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Breathing Space: Make Bedrooms Look And Feel Bigger

All of the bedrooms in your home can look and feel larger and airier, without the enormous task of knocking down walls or undertaking a huge construction job. It just takes a few easy and often inexpensive interior design tricks to make it seem like you have higher ceilings and lots of extra space.

Here are the top tips for making your bedrooms look and feel bigger:

  • Choose beautiful wall colors. Stephanie Saul, design blogger at the Fab You Bliss website, says, “Light and brightly colored walls are more reflective, so painting your small room with such colors can go miles in making a space feel open and airy.” Saul says that lighter, more neutral colors open up a room, while dark hues tend to make a room feel smaller than it is. Cool colors like champagne, light yellow, light blue and light lavender can make the walls appear to recede and the room looks larger. White can be too stark for walls, but a white or ecru shade on the ceiling creates the illusion that the ceiling is higher up.
  • The design experts at Lowe’s website suggest using a monochromatic color scheme on bed linens, rugs, walls and furniture. “Select different shades and textures of your single color,” they say. When there’s less contrast between colors on the larger elements of the room — walls, bed, furniture — the eye blurs the dimensions of the room instead of seeing blocky colors that minimize the space.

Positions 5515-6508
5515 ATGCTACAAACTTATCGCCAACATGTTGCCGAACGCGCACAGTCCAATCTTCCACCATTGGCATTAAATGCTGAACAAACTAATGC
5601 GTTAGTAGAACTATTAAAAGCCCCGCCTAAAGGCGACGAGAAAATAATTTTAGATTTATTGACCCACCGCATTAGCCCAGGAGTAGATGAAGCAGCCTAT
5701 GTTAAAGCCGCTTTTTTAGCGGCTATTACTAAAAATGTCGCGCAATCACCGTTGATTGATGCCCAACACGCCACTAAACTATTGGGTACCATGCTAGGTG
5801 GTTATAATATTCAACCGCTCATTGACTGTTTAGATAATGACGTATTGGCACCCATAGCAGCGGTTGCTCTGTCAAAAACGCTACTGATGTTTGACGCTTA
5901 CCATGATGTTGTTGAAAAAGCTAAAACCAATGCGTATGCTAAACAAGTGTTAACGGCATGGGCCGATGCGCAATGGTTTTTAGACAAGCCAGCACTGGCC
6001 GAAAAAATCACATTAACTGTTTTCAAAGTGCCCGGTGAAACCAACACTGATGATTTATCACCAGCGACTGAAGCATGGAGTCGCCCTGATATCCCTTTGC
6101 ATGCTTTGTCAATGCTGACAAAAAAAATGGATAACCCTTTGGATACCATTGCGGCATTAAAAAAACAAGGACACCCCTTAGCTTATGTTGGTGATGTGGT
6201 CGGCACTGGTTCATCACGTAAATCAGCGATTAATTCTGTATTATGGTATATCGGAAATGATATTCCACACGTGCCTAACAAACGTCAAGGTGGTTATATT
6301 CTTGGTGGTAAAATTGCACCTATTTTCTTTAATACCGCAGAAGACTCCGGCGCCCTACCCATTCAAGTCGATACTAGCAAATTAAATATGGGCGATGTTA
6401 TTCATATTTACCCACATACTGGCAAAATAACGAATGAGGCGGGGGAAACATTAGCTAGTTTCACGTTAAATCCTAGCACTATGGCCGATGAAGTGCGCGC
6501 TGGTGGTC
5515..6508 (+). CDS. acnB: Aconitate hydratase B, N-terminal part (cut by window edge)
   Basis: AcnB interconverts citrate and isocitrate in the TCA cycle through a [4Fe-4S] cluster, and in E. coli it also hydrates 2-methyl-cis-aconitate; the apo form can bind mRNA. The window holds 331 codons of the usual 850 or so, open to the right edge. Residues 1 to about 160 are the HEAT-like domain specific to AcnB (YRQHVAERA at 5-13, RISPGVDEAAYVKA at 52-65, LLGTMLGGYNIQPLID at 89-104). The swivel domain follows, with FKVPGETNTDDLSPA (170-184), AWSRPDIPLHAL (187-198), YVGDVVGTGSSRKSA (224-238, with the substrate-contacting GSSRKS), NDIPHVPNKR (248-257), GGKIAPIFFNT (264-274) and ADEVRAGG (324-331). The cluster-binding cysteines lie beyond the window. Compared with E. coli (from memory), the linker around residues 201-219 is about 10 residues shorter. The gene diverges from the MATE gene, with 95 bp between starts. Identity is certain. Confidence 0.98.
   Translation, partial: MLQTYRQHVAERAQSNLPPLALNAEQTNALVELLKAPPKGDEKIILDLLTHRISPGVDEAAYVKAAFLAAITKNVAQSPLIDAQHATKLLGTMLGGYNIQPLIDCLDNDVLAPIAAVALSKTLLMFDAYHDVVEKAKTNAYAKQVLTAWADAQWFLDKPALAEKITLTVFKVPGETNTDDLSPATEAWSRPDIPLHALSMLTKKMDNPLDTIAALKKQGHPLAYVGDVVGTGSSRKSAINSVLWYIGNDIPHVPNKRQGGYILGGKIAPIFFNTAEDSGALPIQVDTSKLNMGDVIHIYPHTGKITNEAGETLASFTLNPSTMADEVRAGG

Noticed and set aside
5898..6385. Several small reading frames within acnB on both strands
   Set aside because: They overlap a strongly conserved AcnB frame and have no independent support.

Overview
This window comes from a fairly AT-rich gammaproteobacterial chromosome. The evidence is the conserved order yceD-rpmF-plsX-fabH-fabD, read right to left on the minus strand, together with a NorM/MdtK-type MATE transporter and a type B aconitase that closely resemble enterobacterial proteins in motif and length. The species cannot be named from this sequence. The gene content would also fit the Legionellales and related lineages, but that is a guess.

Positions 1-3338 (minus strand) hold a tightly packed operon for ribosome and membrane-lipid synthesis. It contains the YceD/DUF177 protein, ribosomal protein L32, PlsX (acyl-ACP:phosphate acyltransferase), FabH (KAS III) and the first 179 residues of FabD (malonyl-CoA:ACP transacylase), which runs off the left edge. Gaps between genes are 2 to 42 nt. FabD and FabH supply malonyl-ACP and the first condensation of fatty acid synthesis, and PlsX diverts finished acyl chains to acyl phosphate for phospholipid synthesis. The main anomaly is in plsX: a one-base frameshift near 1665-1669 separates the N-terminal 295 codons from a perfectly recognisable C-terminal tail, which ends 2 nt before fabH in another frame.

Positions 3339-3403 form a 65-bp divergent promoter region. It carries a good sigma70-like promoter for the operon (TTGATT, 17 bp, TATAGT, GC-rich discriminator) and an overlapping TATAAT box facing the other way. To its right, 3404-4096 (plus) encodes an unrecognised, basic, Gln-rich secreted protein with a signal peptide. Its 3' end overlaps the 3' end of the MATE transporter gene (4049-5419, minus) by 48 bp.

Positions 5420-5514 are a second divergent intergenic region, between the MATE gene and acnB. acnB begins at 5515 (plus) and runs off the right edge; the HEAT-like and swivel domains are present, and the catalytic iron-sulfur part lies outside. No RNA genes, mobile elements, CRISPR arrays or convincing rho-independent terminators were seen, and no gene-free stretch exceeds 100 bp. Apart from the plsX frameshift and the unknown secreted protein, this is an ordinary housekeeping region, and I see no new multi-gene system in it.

• Use lots of glass. Saul suggests a glass coffee table, since glass tables reflect light and “help maintain a sense of airiness in the room.” And decor elements made of glass, including lamps with glass accents on the base, also work toward enlarging the space.
  • Hang mirrors. By reflecting light coming in from windows and from lighting fixtures and lamps, mirrors can create a spacious look, especially when hung across from each other on opposite walls. Saul says that a mirror hung in a dark corner isn’t ideal, so look for the lighter spaces in the room and let a mirror work magic there.
  • Add more light. Wall sconces, skylights and torchieres can open up a room. Hanging a pretty chandelier above the bed or over a sitting space by windows has become trendy. And switch from heavy curtains to sheers so that more natural light can get in through the windows.
  • Choose light-colored flooring. Lowe’s design experts say that light oak or a light-colored carpet can make a room look bigger and brighter, whereas a dark rug and dark hardwood floors work against your space-creating efforts.
  • Choose furniture in ideal sizes. A big, heavy dresser will shrink the space and may create an unbalanced feel in a room filled with smaller pieces. A king-size bed still has a place in a bedroom, since all of these steps create the effect of added space.
  • Use round furniture. Saul says that round pieces can “cut the rigidness and allow for more flow in the room.” Bedside and coffee tables should be rounded, as should chair arms and the shape of the headboard.
  • Choose one big piece of artwork, rather than lots of smaller framed pieces. The Lowe’s team says that one large painting adds visual interest without a cluttered effect.
  • Eliminate clutter. Remove all tchotchkes and small frames from dressers, tables and shelving units, and store them in a collectibles box out of sight. Organize books on bookshelves as well to create orderly stacks, and if possible, display only books in lighter, neutral colors that coordinate with the monochromatic colors of your room. Brighter and darker books can be stored away.

And always keep bedrooms neat, with shoes, clothing and toys put away in closets and storage bins. This clean appearance goes a long way in making bedrooms appear larger.

California Sun Newspaper